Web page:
I think I also read somewhere that ALA is not a strong antioxidant, so it might be broken down disadvantageously if combined with other antioxidants.

Some message board threads about alpha lipoic acid:

Alpha-lipoic acid as a new treatment option for Alzheimer's disease
Alz.org message board Nov. 7, 2007

Alpha Lipoic Acid
Alz.org message board March 26, 2010

Ray Sahelian:  http://www.raysahelian.com/lipoic.html

Dr. Sahelian recommends 10-50mg per day or every other day.  There have been reports that higher doses of ALA can cause tachycardia or heart arrhythmias (in susceptible people).

WebMD: http://www.webmd.com/vitamins-supplements/ingredientmono-767-Alpha+Lipoic+Acid+ALPHA-LIPOIC+ACID.aspx?activeIngredientId=767&activeIngredientName=Alpha+Lipoic+Acid+(ALPHA-LIPOIC+ACID)&source=2

(r)-, but not (s)-alpha lipoic acid stimulates deficient brain pyruvate dehydrogenase complex in vascular dementia, but not in Alzheimer dementia.
J Neural Transm. 2004 Mar;111(3):295-310. Epub 2003 Oct 24.
Frölich L, Götz ME, Weinmüller M, Youdim MB, Barth N, Dirr A, Gsell W, Jellinger K, Beckmann H, Riederer P.
In dementia of Alzheimer type (DAT), cerebral glucose metabolism is reduced in vivo, and enzymes involved in glucose breakdown are impaired in post-mortem brain tissue. Pyruvate dehydrogenase complex activity (PDHc) is one of the enzymes known to be reduced, while succinate dehydrogenase activity (SDH), another enzyme of oxidative glucose metabolism is unchanged. In dementia of vascular type (DVT), variable changes in glucose metabolism have been demonstrated in vivo, while changes of enzyme activities in post-mortem brain tissue are unknown. Here, PDHc and SDH activity were stimulated with each of the two stereoisomers of alpha lipoic acid in post-mortem parietal brain cortex of patients with DAT, DVT, and one case of Pick's disease and compared to stimulation effects in a control group, matched for age, sex, post-mortem delay, and storage time of brain tissue. PDHc in DAT and DVT, but not in Pick's disease was reduced. PDHc activity could be slightly stimulated by 10 micro M of the physiological stereoisomer (r)-alpha-lipoic acid, in controls and DVT (possibly also in Pick's disease), but not in DAT. In all groups investigated SDH was activated by 100 micro M and 1 mM of both isomers of alpha-lipoic acid, whereas 10 mM of both stereoisomers of alpha-lipoic acid caused an inhibition of both, PDHc and SDH activity. The loss of basal and of (r)-alpha-lipoic acid stimulated PDHc activity indicate that a functional or structural impairment of PDHc may exist in DAT and DVT which is not merely attributable to loss of mitochondria since basal and stimulated SDH activities are similar in controls, DVT and DAT, thus indicating selective vulnerability of PDHc.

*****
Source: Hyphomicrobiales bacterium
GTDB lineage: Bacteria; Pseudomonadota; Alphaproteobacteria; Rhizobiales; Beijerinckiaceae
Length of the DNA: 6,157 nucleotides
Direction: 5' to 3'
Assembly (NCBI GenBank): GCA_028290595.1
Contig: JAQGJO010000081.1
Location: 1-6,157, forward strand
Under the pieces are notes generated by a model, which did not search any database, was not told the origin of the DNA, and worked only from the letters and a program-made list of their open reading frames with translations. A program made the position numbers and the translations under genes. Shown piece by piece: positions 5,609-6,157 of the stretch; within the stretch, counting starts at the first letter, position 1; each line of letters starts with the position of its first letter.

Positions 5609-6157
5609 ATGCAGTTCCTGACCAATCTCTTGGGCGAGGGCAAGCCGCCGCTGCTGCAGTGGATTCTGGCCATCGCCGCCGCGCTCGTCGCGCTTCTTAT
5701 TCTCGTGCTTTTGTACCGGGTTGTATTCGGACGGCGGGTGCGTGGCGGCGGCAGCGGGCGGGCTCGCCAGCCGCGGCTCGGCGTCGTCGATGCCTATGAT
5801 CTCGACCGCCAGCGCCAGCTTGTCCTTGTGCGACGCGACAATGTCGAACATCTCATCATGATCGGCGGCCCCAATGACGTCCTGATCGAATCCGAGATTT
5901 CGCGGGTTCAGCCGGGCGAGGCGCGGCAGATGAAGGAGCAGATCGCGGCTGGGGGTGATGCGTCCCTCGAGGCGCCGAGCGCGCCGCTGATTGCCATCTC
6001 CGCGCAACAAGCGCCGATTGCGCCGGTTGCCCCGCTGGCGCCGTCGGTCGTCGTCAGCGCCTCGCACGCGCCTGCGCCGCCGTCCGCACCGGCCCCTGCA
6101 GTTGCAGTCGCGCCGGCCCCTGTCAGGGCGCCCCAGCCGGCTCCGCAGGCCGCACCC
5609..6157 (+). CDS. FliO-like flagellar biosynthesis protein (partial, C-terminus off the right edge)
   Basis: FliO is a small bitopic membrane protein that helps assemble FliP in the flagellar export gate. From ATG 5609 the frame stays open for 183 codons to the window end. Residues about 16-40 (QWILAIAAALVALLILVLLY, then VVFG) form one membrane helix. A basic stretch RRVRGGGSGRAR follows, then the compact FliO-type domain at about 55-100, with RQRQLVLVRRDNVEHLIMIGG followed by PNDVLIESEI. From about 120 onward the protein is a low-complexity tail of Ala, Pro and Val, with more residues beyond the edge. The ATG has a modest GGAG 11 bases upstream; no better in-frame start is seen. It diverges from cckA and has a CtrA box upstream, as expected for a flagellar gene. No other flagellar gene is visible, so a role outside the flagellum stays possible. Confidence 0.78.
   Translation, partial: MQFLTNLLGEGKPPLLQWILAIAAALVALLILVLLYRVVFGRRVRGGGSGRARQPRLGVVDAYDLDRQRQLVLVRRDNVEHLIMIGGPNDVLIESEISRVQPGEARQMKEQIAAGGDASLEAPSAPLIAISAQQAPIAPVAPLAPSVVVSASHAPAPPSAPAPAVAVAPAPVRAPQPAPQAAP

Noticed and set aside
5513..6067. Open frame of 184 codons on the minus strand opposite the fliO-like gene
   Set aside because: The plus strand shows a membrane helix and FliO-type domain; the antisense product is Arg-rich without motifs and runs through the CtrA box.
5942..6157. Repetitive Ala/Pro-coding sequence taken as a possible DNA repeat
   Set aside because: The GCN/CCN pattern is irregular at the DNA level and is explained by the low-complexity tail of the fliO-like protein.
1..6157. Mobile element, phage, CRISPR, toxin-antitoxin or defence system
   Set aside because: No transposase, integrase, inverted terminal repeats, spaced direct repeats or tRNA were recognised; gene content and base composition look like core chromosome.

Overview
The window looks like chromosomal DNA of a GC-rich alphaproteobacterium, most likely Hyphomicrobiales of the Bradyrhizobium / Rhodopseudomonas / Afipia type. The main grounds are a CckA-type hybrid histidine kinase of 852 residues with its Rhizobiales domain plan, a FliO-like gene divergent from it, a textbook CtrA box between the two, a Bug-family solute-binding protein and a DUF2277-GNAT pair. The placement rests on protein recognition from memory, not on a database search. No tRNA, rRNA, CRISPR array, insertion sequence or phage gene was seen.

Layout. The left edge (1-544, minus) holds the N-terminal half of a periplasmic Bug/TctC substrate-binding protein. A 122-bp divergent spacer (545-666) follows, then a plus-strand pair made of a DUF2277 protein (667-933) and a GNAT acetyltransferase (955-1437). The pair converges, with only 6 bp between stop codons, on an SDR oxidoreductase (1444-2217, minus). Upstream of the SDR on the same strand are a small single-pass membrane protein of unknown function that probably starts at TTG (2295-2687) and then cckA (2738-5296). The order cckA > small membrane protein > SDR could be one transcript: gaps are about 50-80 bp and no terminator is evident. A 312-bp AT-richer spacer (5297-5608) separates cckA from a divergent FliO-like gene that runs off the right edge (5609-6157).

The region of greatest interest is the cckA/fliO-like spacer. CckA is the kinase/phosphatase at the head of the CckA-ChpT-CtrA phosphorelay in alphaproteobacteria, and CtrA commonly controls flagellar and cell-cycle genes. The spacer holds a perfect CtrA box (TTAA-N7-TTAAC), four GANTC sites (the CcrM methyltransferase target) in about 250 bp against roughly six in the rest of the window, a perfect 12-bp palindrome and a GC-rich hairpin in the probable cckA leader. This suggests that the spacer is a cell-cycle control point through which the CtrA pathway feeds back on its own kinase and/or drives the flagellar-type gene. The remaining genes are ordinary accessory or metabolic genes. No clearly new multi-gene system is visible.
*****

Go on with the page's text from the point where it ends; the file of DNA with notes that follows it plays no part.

Lipoic acid: a novel therapeutic approach for multiple sclerosis and other chronic inflammatory diseases of the CNS.
Salinthone S, Yadav V, Bourdette DN, Carr DW.


The naturally occurring antioxidant lipoic acid (LA) was first described as an essential cofactor for the conversion of pyruvate to Acetyl-CoA, a critical step in respiration. LA is now recognized as a compound that has many biological functions. Along with its reduced form dihydrolipoic acid (DHLA), LA reduces and recycles cellular antioxidants such as glutathione, and chelates zinc, copper and other transition metal ions in addition to heavy metals. LA can also act as a scavenger of reactive oxygen and nitrogen species. By acting as an insulin mimetic agent, LA stimulates glucose uptake in many different cell types and can also modulate insulin signaling. The p38 and ERK MAP kinase pathways, AKT and NFkappaB are all regulated by LA. In addition, LA activates the prostaglandin EP2 and EP4 receptors to stimulate the production of the small molecule cyclic adenosine 5' monophosphate (cAMP). These diverse actions suggest that LA may be therapeutically effective in treating oxidative stress associated diseases. This review discusses the known biochemical properties of LA, its antioxidant properties, its ability to modulate signal transduction pathways, and the recent progress made in the utilization of LA as a therapeutic alternative for multiple sclerosis, Alzheimer's disease and diabetic neuropathy.